Statewide Story Ideas
Hawaii’s National Wildlife Refuges
As part of the U.S. Fish & Wildlife Service (FWS.gov), designated National Wildlife Refuges in Hawaii are set aside primarily to benefit Hawaii’s four species of endangered waterbirds and provide a habitat for Hawaii’s rare and unique forest bird species. One species, the endangered Hawaiian moorhen oralae ula, is known as the most secretive native waterbird. In Hawaiian legend, they were thought to have brought fire from the gods to the Hawaiian people. Consider a visit to the following for a unique experience:
- Kilauea Point National Wildlife Refuge – Located on the northernmost tip of Kauai, it offers breathtaking views overlooking the Pacific Ocean. The refuge is used by migratory birds and seabirds, as well as Hawaii’s State Bird, the Hawaiian goose (nene). Volunteers provide daily guided tours.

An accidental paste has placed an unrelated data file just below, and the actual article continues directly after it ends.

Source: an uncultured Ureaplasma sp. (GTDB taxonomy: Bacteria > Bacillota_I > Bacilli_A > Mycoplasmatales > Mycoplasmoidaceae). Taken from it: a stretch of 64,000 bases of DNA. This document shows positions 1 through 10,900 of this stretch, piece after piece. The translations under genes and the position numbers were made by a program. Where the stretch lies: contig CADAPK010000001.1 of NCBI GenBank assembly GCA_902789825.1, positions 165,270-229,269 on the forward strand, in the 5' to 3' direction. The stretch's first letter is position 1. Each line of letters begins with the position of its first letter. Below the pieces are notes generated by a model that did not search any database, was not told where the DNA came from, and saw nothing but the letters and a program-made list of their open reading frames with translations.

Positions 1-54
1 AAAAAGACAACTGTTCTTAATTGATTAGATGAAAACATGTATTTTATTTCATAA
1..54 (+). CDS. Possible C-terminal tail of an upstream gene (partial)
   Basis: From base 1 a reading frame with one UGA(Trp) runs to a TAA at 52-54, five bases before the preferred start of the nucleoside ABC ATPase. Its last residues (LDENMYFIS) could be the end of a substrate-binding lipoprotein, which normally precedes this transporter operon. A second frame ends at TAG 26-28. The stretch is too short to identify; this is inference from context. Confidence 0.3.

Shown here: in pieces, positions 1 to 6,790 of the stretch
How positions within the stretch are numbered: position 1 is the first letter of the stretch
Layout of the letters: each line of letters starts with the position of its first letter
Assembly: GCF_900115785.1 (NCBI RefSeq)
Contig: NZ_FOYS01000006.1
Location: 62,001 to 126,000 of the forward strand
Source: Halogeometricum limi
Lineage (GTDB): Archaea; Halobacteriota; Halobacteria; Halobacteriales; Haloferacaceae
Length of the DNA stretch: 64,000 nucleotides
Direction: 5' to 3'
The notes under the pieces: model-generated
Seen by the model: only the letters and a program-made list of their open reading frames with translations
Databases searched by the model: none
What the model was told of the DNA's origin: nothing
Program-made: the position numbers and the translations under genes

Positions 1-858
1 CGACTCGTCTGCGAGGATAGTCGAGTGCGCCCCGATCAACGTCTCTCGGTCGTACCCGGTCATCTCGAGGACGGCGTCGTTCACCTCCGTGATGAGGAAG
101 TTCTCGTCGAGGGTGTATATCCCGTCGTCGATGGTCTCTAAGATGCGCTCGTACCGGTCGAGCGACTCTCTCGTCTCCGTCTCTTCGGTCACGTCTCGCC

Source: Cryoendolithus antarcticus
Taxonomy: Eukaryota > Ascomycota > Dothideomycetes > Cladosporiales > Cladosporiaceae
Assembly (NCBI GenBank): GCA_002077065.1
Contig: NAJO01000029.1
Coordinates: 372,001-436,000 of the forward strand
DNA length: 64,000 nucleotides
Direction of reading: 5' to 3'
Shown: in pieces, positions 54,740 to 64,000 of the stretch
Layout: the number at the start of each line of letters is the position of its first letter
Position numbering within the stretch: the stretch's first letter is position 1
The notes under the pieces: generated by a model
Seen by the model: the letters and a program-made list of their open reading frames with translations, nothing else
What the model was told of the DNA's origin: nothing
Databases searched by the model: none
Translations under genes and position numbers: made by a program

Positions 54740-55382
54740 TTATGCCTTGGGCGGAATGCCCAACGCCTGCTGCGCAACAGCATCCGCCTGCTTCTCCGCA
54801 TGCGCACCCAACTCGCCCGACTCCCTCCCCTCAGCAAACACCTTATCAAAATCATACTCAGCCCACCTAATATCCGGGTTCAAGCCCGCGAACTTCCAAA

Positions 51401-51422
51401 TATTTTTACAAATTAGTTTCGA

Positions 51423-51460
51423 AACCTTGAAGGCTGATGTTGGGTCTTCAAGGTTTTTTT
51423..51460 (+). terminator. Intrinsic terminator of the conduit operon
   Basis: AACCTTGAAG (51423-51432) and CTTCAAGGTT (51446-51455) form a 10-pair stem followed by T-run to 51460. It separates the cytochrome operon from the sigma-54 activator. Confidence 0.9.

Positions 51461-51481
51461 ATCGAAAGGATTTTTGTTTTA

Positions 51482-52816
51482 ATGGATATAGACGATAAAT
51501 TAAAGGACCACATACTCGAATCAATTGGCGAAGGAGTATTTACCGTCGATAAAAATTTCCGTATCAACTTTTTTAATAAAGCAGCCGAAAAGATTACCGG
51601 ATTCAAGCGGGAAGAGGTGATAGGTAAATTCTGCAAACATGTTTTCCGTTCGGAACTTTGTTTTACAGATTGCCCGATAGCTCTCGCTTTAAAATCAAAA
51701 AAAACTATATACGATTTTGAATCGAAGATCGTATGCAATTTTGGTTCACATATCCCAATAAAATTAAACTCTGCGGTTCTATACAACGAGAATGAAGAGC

- James Campbell National Wildlife Refuge – Arguably the foremost wetland site in Hawaii, its location in Kahuku (Oahu) provides an area devoted to the recovery of Hawaii’s four endemic waterbirds. Open to the public from October to February, with guided tours on Thursdays and Saturdays.
- Kealia Pond National Wildlife Refuge – This refuge near Kihei on Maui is home to the endangered Hawaiian stilt (aeo). Wintering migratory waterfowl also stop here to take advantage of the food resources. Open to the public Monday-Friday, 7:30 a.m.-4:00 p.m., excluding Federal holidays.
- Hakalau Forest National Wildlife Refuge – Located on Hawaii’s Big Island, it was the first National Wildlife Refuge established in the U.S. for forest birds, and is home to some of the rarest plant and animal species on earth. While it’s not open to the public, Hawaii Forest & Trail offers a limited tour for visitors.